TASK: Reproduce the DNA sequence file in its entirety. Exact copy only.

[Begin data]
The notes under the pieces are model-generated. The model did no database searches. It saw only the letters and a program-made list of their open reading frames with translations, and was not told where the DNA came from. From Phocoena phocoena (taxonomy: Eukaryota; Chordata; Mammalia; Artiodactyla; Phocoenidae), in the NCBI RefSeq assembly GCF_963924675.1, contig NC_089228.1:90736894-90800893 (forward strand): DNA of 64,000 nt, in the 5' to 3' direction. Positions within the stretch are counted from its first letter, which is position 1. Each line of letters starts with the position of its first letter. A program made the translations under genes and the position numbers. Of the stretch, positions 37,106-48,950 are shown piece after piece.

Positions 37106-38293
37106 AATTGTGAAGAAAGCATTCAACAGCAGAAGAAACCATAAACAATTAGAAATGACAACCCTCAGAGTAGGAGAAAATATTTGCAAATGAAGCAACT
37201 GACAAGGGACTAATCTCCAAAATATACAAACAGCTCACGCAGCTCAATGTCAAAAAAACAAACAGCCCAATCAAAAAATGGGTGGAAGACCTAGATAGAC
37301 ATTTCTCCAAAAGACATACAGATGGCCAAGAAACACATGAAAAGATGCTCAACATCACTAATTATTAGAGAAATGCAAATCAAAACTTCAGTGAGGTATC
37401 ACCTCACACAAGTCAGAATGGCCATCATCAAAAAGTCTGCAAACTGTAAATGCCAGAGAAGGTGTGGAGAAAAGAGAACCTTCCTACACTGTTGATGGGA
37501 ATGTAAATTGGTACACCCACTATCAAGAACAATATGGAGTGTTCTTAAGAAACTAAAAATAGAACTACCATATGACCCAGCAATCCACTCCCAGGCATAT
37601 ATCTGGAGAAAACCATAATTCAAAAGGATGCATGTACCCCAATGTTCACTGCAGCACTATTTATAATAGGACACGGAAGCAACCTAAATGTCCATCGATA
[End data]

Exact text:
The notes under the pieces are model-generated. The model did no database searches. It saw only the letters and a program-made list of their open reading frames with translations, and was not told where the DNA came from. From Phocoena phocoena (taxonomy: Eukaryota; Chordata; Mammalia; Artiodactyla; Phocoenidae), in the NCBI RefSeq assembly GCF_963924675.1, contig NC_089228.1:90736894-90800893 (forward strand): DNA of 64,000 nt, in the 5' to 3' direction. Positions within the stretch are counted from its first letter, which is position 1. Each line of letters starts with the position of its first letter. A program made the translations under genes and the position numbers. Of the stretch, positions 37,106-48,950 are shown piece after piece.

Positions 37106-38293
37106 AATTGTGAAGAAAGCATTCAACAGCAGAAGAAACCATAAACAATTAGAAATGACAACCCTCAGAGTAGGAGAAAATATTTGCAAATGAAGCAACT
37201 GACAAGGGACTAATCTCCAAAATATACAAACAGCTCACGCAGCTCAATGTCAAAAAAACAAACAGCCCAATCAAAAAATGGGTGGAAGACCTAGATAGAC
37301 ATTTCTCCAAAAGACATACAGATGGCCAAGAAACACATGAAAAGATGCTCAACATCACTAATTATTAGAGAAATGCAAATCAAAACTTCAGTGAGGTATC
37401 ACCTCACACAAGTCAGAATGGCCATCATCAAAAAGTCTGCAAACTGTAAATGCCAGAGAAGGTGTGGAGAAAAGAGAACCTTCCTACACTGTTGATGGGA
37501 ATGTAAATTGGTACACCCACTATCAAGAACAATATGGAGTGTTCTTAAGAAACTAAAAATAGAACTACCATATGACCCAGCAATCCACTCCCAGGCATAT
37601 ATCTGGAGAAAACCATAATTCAAAAGGATGCATGTACCCCAATGTTCACTGCAGCACTATTTATAATAGGACACGGAAGCAACCTAAATGTCCATCGATA